Illustration: Liu Rui/GT
I was present at the Yaroslavl Forum in Russia years ago, and a number of politicians, including then Russian president Dmitry Medvedev, brought up the negative effects of self-media, or we-media, on society. They noted that the information spread by self-media has perplexed the government and society, negatively affecting social solidarity and even threatening social stability. Some politicians even speculated that if this goes on, it may lead to the decay of human civilization.
Interestingly, some influential scholars on international relations at the forum were not interested in the concerns of these politicians, only focusing on their own agendas.
From my point of view, the decay of the civilization that concerns politicians can be interpreted as follows.
First, the spread of non-professional and fake information. As we-media has emerged and become important, massive amounts of non-professional and false information has hence been spread and even tends to overwhelm professional voices. This was unimaginable when elites controlled the media and a high bar was set by high costs. Gresham's law that bad money drives out good is gradually taking effect in the development of self-media.
Discussions over genetically modified (GM) food are an example. GM food is supposed to be a cutting-edge scientific issue, but a large amount of information about the topic comes from non-professionals, and as a result, facing overwhelming pressure from public opinion, professionals are quite cautious and even choose to keep silent on the issue. This goes against the development of science and technology. While science and technology becomes increasingly complicated and professionally segmented, the public often gets information from nonprofessionals. Frankly speaking, succinct and concise views from non-professionals are better understood and accepted by a public that has little professional knowledge.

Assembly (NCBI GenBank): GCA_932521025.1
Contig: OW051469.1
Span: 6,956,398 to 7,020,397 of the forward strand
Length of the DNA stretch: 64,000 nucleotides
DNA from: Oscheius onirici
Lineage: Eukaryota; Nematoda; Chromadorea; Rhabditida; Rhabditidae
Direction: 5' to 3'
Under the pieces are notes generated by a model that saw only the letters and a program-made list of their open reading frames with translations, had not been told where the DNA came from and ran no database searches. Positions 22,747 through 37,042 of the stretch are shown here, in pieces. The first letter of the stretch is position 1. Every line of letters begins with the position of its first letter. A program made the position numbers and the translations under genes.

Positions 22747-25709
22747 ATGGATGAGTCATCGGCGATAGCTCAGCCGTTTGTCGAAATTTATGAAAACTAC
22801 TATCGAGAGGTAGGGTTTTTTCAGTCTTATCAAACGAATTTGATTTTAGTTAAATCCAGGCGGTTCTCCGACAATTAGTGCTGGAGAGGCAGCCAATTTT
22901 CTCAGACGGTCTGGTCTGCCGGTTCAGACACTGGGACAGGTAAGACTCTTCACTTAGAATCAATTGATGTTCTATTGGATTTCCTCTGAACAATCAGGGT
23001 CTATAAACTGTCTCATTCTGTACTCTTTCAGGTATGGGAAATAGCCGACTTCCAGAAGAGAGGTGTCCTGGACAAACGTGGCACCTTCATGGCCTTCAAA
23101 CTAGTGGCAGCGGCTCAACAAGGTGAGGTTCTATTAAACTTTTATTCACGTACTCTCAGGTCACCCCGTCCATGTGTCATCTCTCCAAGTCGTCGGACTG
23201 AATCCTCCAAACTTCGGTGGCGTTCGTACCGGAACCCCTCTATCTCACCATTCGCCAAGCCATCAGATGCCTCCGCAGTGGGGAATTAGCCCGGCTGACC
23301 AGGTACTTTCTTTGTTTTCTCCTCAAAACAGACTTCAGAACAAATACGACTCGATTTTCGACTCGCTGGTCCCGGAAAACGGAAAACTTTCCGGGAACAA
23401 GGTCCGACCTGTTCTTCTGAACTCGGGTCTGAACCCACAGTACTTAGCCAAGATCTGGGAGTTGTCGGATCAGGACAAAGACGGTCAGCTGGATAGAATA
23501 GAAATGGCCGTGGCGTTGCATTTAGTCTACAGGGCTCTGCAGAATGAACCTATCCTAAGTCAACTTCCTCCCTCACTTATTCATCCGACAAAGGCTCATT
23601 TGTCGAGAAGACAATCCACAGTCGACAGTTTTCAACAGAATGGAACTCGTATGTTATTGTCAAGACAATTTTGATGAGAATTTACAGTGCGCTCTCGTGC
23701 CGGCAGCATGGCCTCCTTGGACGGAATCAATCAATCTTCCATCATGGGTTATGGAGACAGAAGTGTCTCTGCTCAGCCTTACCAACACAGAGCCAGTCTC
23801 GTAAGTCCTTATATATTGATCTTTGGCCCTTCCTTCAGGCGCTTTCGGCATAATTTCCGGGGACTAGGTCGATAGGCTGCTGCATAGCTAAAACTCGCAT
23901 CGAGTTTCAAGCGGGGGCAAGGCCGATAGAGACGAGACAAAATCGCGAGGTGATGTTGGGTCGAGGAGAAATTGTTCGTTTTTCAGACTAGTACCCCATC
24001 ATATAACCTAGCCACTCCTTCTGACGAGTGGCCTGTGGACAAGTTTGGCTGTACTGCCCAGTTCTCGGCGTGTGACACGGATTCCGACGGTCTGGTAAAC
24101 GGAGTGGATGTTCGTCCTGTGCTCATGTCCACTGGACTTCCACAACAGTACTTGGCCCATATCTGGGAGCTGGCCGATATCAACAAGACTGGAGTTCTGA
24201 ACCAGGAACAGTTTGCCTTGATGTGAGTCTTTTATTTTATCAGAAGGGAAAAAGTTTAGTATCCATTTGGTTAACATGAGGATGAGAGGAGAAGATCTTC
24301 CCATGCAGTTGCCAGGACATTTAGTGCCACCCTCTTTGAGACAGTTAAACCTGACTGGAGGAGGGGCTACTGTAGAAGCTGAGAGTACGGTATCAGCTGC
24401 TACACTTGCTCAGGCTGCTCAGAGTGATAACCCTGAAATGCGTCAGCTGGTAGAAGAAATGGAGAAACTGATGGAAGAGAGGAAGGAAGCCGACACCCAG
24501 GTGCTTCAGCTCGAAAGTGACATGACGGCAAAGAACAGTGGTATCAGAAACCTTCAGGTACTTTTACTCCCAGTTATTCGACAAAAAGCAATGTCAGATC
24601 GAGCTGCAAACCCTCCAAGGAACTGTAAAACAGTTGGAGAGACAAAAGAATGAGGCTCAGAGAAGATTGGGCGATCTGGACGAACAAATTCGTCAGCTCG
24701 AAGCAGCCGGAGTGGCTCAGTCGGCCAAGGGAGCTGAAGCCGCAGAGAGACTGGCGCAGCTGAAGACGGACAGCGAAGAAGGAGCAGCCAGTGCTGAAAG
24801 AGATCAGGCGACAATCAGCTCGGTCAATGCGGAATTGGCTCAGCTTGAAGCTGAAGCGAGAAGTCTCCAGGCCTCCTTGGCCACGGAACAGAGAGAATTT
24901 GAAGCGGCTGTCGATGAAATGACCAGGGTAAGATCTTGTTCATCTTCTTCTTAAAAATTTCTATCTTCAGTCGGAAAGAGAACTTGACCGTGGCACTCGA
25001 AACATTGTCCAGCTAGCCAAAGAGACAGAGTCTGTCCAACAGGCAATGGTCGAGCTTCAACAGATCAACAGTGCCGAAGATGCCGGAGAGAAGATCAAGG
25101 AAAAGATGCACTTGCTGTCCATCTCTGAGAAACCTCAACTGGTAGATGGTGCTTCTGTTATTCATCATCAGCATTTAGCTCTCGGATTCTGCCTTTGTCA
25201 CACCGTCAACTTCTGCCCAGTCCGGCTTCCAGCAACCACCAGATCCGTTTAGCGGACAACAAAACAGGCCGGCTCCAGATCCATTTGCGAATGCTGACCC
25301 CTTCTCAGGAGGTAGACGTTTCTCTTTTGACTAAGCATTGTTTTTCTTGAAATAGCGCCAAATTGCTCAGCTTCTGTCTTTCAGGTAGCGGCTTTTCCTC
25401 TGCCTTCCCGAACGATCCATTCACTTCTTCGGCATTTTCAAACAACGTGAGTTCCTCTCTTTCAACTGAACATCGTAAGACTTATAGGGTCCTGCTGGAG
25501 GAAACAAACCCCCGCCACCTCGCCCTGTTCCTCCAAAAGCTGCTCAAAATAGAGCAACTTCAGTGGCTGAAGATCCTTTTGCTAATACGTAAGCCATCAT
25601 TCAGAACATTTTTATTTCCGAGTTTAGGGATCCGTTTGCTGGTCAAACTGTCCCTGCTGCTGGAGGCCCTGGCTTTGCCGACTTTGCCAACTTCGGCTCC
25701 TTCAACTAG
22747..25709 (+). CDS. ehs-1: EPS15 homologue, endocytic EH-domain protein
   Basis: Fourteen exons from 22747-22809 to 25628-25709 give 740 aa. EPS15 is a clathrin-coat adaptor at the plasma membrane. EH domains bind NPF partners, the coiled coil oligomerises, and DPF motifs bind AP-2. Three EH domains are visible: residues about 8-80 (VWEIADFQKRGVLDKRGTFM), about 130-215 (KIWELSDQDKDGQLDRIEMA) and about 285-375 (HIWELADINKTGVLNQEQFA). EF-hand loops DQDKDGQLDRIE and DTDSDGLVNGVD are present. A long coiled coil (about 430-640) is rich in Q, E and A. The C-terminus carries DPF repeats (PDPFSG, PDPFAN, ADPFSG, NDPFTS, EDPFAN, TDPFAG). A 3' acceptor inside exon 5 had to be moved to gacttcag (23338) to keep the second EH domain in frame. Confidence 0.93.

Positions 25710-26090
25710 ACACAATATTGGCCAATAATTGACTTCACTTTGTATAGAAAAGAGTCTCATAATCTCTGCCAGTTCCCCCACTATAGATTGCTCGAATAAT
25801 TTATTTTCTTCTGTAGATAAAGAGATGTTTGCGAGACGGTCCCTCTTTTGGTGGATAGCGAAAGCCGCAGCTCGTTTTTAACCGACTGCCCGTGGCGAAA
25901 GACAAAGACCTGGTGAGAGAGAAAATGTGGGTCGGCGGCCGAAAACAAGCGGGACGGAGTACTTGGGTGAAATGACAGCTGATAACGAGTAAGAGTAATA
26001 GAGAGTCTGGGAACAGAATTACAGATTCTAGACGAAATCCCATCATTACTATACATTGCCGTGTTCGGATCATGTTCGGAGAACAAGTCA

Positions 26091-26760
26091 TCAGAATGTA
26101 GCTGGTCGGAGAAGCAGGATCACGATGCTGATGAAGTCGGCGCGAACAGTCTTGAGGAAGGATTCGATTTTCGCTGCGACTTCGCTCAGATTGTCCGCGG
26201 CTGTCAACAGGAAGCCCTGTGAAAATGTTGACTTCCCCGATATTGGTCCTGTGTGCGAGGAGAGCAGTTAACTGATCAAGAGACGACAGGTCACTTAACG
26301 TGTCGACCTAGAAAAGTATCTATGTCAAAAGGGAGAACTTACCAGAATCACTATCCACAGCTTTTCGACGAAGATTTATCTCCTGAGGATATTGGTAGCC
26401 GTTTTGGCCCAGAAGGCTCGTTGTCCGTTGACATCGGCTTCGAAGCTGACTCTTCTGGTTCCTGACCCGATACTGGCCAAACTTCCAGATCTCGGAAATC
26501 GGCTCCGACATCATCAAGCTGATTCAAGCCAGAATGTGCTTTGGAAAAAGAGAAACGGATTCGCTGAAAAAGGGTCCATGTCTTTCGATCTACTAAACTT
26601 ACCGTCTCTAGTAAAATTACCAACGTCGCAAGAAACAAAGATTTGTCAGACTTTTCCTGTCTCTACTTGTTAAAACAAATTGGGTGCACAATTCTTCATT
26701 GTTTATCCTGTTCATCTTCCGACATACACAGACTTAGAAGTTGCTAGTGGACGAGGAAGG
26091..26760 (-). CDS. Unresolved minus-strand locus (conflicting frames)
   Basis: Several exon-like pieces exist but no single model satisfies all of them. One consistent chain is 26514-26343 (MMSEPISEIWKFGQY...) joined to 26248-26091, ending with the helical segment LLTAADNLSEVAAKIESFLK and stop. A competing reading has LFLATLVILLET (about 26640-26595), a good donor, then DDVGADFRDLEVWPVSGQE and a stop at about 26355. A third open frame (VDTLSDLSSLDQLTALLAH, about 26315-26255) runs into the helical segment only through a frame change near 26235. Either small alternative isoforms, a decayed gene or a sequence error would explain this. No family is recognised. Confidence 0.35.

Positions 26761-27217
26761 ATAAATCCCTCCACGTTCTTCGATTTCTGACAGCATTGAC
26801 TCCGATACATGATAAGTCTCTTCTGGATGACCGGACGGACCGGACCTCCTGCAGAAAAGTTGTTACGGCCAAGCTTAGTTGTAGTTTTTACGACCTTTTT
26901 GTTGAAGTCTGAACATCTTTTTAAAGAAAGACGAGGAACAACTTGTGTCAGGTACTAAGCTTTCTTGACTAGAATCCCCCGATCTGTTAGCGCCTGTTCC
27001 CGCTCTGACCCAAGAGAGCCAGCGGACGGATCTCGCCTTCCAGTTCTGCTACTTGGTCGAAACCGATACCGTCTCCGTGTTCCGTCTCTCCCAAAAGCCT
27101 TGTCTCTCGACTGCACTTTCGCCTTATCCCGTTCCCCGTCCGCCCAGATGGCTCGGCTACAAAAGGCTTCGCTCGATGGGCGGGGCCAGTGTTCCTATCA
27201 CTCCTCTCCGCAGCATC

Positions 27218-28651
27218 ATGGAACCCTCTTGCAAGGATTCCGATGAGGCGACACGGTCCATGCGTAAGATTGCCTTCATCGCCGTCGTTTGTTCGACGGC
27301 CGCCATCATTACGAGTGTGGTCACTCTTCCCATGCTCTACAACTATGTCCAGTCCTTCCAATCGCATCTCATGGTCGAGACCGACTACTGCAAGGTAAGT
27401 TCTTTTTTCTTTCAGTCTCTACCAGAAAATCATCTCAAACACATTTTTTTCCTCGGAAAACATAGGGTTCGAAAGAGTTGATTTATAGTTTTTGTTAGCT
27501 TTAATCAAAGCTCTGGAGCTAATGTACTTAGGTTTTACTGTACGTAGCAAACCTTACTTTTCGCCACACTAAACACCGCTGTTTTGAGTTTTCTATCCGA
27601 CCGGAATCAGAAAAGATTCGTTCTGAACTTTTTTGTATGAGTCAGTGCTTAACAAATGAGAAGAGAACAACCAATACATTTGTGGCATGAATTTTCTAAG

Second, the spread of negative information and sentiments. In traditional mass communications, including family and school educational systems, negative information and sentiments are strictly restricted and even prohibited. But the era of self-media has liberated negative messages, which have become a significant part of self-media communications and cannot be put under effective control.
Since our childhood, parents and teachers criticize us for negative sentiments, and encourage us to be more positive and forward-looking. But self-media, together with the anonymous nature of online communications, has given rise to different complaints in society.
It is natural to have and vent negative sentiments in our personal and societal life. But it is inappropriate to spread negative information on social media platforms.
Third, the spread of extremism and extreme sentiments. Since the emergence of the state, extremism has been strongly rejected and controlled by leaders and mainstream society, and the spread of extremism is regarded as social crisis. But extremism and extreme sentiments have found channels to disseminate in the era of we-media, and sometimes even pose a challenge to the mainstream ideology and social order.
Extremists' and even terrorists' use of social media platforms to expand their clout is now a problem facing the whole world. Although a number of factors have contributed to the emergence and spread of extremism, self-media's role in the dissemination of extreme sentiments and remarks cannot be overlooked. It seems radical ideas can attract more attention on social media platforms. The "eyeball economy" is functioning as an engine for the spread of extreme sentiments and remarks in the era of self-media.
The above three problems emerged with the rise of we-media, and have become increasingly uncontrollable in the era of self-media. Some politicians have already sensed this trend, and regard it as an unprecedented threat and challenge to the social order and even human civilization. Their concerns deserve our attention.
The author is director of the Institute of Political Science at the Chinese Academy of Social Sciences. email@example.com